Liberty Mutual GRS CIO: The Digital Persona in Commercial Insurance

John Heveran talks about Liberty Mutual Global Risk Solutions’ work with partner DMI to make commercial insurance customer-centric through the use of digital personas.

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While digitization is very much about customer experience it’s about much more, and personalization means more than just personalizing capabilities to the end customer. Liberty Mutual Global Risk Solutions (GRS, Boston), the insurer’s commercial business organization, reorganized in early 2018, shows how personalization can be applied beyond a personal lines context to involve a variety of parties to a commercial insurance policy or transaction. Liberty Mutual GRS CIO John Heveran talked with Insurance Innovation Reporter about its work with consulting partner DMI (Bethesda. Md.) to introduce the concept of the digital persona to mid-sized and large commercial business.

Insurance Innovation Reporter: The concept of personalization and its recent incarnation as the “digital persona” tends to make one think of retail or personal lines business. What’s the application of the digital persona to large commercial business?

John Heveran, CIO, Liberty Mutual GRS: Large commercial has very unique constituencies—you may have a risk manager, a claims manager, someone who is onsite or an injured worker in a workers’ compensation context. In mid-sized commercial you might not have a professional risk manager per se, but someone who handles risk and compliance, and of course you have the broker relationship.

John Heveran, CIO, Liberty Mutual GRS.

Working with DMI we broke down these roles into specific personas, such as “Midsized Mike” or “Ian Injured.” We came up with these names to give a picture of what these constituencies need and want. We need to give Ian a way to get back to work in a supportive way, and his needs are very different than “Rachel Risk,” our persona for a risk manager at a large commercial client. The personas are designed to provide a set of more specific rather than generic interactions. Other personas we’ve developed are Barry Broker, Owen Onsite and Catherine Claims.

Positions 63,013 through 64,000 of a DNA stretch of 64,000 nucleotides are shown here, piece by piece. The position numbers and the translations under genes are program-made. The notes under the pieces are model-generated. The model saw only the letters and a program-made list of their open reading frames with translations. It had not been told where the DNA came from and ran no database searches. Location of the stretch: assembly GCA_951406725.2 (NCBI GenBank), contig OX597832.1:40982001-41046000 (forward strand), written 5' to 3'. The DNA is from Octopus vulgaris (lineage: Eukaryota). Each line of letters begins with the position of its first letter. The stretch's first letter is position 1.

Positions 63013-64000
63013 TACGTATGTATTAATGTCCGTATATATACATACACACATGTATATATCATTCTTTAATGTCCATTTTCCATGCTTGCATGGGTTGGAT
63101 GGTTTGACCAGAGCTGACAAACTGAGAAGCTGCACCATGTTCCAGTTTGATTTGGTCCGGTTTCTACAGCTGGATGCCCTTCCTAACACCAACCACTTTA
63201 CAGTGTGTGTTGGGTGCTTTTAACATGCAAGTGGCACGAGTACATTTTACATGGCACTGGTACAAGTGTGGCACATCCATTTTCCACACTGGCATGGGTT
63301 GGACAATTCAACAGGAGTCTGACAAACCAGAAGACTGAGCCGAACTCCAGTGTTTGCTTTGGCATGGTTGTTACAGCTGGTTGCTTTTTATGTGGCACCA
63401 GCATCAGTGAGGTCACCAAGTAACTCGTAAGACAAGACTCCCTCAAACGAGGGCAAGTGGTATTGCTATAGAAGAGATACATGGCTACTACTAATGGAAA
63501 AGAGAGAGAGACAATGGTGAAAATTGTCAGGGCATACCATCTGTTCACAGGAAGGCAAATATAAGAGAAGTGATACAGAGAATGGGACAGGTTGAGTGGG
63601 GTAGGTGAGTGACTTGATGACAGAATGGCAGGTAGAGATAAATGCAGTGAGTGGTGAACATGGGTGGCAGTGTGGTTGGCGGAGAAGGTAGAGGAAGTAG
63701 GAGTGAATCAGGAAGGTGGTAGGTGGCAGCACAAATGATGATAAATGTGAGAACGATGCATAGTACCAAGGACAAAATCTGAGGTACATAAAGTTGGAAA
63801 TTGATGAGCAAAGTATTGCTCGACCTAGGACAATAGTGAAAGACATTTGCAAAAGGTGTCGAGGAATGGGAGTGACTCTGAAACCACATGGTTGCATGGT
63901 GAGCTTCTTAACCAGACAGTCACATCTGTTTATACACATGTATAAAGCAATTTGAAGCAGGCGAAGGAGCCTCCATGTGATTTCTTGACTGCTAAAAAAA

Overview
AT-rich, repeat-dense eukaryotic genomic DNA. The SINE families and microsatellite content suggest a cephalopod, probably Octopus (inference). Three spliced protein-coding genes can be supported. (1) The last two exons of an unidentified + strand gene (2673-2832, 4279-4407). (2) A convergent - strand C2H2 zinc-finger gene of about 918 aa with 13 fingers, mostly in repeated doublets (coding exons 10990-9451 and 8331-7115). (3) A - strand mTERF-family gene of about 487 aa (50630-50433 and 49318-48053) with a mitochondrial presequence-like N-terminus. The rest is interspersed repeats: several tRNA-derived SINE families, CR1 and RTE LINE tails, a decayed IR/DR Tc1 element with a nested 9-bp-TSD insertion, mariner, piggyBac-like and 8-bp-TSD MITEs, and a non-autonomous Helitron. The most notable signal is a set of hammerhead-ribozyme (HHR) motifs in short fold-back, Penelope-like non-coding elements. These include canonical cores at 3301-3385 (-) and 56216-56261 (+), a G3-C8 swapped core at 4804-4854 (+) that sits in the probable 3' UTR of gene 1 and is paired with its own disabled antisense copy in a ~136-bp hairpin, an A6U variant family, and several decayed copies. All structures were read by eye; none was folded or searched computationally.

IIR: And these provide a basis on which to automate various transactions?

JH: Yes, to automate and to be able to look toward providing capabilities that don’t exist today.

IIR: How did you work with DMI to create the digital personas and integrate them into the insurance value chain?

JH: DMI has long been a big partner in developing software and framing solutions between business and technology. We’ve done more and more over a period of well over 10 years, and it has culminated in this recent initiative on digital personas. Within the last year, we began that initiative by doing research into the market to identify various potential constituencies and create distinct personas to build experiences around. That has evolved to the point where we’ve mapped the personas and their needs and now we’re working on the software to deliver on those capabilities.